Regardless of whether it is a legislative press conference, congressional testimony or a television commercial, both your message and the person who delivers that message are critical. The person you place in front of the media on behalf of your organization might not be the obvious choice, like the association president or CEO.
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The first rule when choosing an effective spokesperson: do no harm. Avoid unnecessary risks and be prepared. Even one person who is unprepared can cause significant harm to your organization. Different types of spokespersons can include public relations staff, state or chapter officials, the head of the organization, individual members or employees, administration officials and subject matter experts. The best course of action is to identify and train prospective spokespersons on a year-around basis so you are ready and have more than one choice. This makes it possible for you to respond to media opportunities much more quickly.
When selecting a spokesperson, the ideal is to strike a balance between two different spokesperson types: the “professional” spokesperson such as the CEO, and the constituent or grassroots type. Asking yourself the following questions can assist in identifying the right person in advance:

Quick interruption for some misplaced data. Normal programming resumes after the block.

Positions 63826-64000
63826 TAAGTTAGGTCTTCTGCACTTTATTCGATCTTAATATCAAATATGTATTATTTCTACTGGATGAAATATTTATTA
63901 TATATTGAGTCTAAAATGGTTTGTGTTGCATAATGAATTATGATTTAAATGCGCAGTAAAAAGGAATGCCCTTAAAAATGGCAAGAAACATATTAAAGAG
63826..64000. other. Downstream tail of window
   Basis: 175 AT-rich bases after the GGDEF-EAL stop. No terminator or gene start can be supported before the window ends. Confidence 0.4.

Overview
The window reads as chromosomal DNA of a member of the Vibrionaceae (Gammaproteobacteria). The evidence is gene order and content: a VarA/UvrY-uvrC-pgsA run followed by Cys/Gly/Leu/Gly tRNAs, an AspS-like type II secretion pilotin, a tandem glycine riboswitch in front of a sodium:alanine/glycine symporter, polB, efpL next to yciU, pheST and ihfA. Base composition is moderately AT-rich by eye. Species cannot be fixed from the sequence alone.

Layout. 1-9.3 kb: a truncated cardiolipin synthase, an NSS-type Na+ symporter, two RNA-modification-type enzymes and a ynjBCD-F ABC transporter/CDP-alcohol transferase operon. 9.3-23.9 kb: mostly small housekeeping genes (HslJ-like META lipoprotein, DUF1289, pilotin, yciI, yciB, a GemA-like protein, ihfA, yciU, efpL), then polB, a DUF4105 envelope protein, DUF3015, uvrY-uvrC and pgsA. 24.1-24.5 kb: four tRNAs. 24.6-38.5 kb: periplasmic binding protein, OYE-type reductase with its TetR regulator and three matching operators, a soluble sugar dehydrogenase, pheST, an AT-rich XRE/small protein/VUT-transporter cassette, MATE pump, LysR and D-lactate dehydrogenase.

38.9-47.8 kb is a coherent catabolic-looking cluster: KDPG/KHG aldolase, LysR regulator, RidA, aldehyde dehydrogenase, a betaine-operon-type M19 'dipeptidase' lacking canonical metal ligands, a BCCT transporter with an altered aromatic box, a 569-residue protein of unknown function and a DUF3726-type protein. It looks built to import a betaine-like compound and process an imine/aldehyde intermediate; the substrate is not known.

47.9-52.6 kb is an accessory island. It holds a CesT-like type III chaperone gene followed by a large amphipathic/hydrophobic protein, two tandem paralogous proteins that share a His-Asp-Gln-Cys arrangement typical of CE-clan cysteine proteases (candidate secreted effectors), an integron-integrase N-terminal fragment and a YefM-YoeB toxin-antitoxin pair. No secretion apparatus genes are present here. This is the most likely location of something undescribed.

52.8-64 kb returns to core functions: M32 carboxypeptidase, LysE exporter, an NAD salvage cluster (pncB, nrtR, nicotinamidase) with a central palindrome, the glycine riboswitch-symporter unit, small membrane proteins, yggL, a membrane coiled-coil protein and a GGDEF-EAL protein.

Does the person have the authority to speak on behalf of the organization? In the event any kind of clearance is needed, you must know how long that will take. In an ideal situation, you develop a list of credible spokespersons well in advance of any congressional testimony or press opportunities.
Does the person have any type of negative personal history that might discredit them? If yes, what is the worst case scenario? It is always important to conduct your own research ahead of time, including asking the person directly so you can be completely prepared.
Is the person’s opinion on the issue consistent with that of the organization?
What is the worst case scenario that could occur if you choose this person as a spokesperson?
How will opposing interests view your spokesperson?
Asking yourself these critical questions before a crisis can help guide you in the selection of a spokesperson who is prepared and credible.
To learn more about dealing with the media, consider TheCapitol.Net’s Advanced Media Relations Workshop.
Reference: Lobbying and Advocacy, by Deanna Gelak, Sections 10.8 and 10.9, Media Relations
For more information about effective advocacy in Washington, see these resources from TheCapitol.Net
- Lobbying and Advocacy: Winning Strategies, Resources, Recommendations, Ethics and Ongoing Compliance for Lobbyists and Washington Advocates, by Deanna Gelak
- Persuading Congress, by Joseph Gibson
- Pocket Guide to Advocacy on Capitol Hill, by Brad Fitch
- Congressional Deskbook: The Practical and Comprehensive Guide to Congress, by Michael L. Koempel and Judy Schneider
- Lobbyist Registration and Compliance Handbook
- Our live and custom training courses:
- Our Capitol Learning Audio Courses:
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